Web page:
I also noticed the UPS device had a low battery LED flashing when I first switched it on and it never reaches the 100% LED even though the batteries are charged to 4.2V
Overall the UPS does function but I much prefer the Andowl Q-UP1000 UPS with similar functions it’s far more superior from what I’ve seen.
After setting up a CCTV system consisting of multiple WiFi cameras placed over my property I noticed that certain cameras were located in areas far away from AC outlets covered by my backup electrical system.
In this project I used some an old 18650 (LG makes the LGABD11865 ) from a laptop power supply. Also I upgraded my 5v charger to a 1.5A to provide enough charging and running current for the camera. The camera I am using is the EZVIZ C3W 1080p WiFi camera
Since Load-shedding has been increasing dramatically I had the need to find cheap simple and reliable power sources for there cameras (12v DC). One important requirement is that the backup system needs to fit into a small area E.G an electrical box on a pole where the camera is located.
While researching I came across the so called mini dc ups device mainly used for backing up WiFi routers at either 9v, 12v, 15v, 24v. however these devices seemed a bit overkill electronically wise and also price wise.
So I decided to opt-in on a cheaper smaller sized DIY version the components consisting of:
The components are all soldered onto a 50mm x 70mm 1 sided PCB board.
I noticed that the 4056 IC gets quite warm but doesn’t burn my fingers. The same goes for the coil. The specification is max 1A and the load I was applying was around 0.33mA – 0.670mA
After testing this particular LiPo charger PCB I noticed a few major problems the first being that the 8-pin 4056 LiPo chip is a copy of a copy… the next critical problem is that there is no protection circuitry besides the overcharge/discharge function in the 4056 chip.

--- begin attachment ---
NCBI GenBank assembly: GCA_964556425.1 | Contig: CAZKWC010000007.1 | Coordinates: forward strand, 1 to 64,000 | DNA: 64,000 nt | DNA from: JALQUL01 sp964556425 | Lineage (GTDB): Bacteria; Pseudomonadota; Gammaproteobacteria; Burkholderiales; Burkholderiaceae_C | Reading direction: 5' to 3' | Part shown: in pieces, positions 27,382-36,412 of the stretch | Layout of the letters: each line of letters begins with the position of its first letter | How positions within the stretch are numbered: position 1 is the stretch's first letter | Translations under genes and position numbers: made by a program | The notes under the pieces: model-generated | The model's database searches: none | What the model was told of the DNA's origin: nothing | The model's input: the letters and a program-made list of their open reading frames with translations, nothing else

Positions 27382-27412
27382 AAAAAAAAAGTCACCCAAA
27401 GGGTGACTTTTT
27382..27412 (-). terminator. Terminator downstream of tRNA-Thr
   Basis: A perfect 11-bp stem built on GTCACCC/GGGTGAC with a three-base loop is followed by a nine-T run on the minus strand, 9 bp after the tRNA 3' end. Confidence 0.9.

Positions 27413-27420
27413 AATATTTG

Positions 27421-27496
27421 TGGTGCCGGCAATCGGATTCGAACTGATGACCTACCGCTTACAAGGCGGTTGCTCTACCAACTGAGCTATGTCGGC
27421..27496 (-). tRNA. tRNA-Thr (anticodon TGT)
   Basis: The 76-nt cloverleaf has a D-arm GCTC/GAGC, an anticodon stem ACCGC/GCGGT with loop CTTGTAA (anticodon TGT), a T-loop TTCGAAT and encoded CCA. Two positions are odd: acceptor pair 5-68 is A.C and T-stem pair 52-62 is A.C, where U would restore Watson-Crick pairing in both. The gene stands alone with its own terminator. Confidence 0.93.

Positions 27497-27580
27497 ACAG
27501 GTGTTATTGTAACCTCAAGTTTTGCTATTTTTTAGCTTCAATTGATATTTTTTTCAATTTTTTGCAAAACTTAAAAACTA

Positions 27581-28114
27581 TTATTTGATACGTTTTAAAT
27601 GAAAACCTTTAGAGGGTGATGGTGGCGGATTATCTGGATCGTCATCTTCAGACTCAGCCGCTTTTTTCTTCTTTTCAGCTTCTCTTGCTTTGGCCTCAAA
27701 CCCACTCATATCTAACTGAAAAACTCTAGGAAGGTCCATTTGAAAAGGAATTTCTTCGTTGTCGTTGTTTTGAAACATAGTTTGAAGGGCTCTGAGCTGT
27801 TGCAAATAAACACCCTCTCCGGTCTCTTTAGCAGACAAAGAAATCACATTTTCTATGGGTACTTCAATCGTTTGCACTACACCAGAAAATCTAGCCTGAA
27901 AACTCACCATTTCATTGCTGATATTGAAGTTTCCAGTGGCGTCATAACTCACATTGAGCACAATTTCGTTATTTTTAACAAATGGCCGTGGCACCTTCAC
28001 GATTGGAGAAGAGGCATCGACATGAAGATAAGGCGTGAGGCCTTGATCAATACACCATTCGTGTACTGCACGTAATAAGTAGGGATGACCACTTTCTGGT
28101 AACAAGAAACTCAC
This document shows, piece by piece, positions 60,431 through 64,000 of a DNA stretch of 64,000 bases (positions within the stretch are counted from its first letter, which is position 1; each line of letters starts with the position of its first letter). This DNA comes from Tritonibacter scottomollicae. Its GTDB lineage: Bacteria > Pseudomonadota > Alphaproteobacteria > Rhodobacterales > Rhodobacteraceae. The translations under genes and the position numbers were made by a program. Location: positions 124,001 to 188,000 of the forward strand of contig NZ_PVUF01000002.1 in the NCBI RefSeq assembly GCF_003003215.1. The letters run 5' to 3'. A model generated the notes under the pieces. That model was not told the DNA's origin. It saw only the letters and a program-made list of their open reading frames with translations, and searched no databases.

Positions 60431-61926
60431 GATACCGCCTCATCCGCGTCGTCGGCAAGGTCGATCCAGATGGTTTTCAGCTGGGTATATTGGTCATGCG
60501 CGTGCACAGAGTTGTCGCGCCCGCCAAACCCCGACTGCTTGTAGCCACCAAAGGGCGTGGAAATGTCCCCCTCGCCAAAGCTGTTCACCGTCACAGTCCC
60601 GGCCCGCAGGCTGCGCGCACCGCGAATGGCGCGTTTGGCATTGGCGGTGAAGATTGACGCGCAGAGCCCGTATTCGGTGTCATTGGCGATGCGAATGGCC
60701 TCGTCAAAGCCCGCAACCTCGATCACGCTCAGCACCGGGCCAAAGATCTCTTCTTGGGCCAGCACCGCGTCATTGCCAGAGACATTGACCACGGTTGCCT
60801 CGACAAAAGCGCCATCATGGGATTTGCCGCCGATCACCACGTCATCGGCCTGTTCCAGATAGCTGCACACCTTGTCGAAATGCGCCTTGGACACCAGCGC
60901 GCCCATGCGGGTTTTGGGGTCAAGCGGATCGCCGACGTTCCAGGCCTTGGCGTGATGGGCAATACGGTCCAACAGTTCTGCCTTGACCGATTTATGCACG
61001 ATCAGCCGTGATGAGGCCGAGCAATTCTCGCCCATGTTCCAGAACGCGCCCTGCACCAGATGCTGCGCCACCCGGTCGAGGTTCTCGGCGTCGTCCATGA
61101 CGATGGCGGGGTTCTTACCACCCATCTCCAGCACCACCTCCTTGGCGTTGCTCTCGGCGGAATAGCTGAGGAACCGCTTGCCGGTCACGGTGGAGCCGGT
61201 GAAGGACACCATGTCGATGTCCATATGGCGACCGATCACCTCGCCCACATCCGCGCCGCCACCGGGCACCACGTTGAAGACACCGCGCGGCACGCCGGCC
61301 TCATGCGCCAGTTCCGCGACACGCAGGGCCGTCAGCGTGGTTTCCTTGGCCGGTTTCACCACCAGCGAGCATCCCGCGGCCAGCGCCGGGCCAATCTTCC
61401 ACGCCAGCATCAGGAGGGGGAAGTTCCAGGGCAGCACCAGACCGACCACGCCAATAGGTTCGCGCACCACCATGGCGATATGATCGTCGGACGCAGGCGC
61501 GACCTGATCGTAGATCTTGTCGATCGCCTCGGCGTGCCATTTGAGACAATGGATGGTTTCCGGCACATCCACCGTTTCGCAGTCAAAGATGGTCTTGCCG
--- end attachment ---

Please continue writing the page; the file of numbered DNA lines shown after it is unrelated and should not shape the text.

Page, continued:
This is a big problem since the chip does not switch off completely when low voltage occurs and as a result the load will periodically switch on and off unreliably before finally switching off completely. This oscillation can damage the load.
A solution will be to use a separate LiPo PCB with protection mosfets and a separate booster board.
When looking for a suitable min ups for my CCTV cameras and WiFi router I found a wide selection on takealot. After doing some research I noticed that the Q-UP1000 mini ups was listed by many vendors but at varying prices. Many companies had rebranded the device and increased their price quite dramatically.
Finally I came across a deal selling the device for under R500.00 and I purchased 2 Andowl devices. Once I received the devices I was impressed with the quality of cables and the plastic mold of the box. (There are no screws to unscrew the box simply pops open)
Once the box was open I noticed a decent PCB with all the necessary protection circuits. There are two mystery chips though.
The product was made recently (at least at the time of writing this article) and the designers made the batteries easily accessible for swaps which is awesome.
Now a negative thing I noticed is the 12000mAh claim… clearly the batteries are four 2.200mAh INR18650’s and this adds to 8.800mAh
There can be many reasons for this capacity “lie” but other than that the mini ups is looking good. Time will tell if this was a decent investment.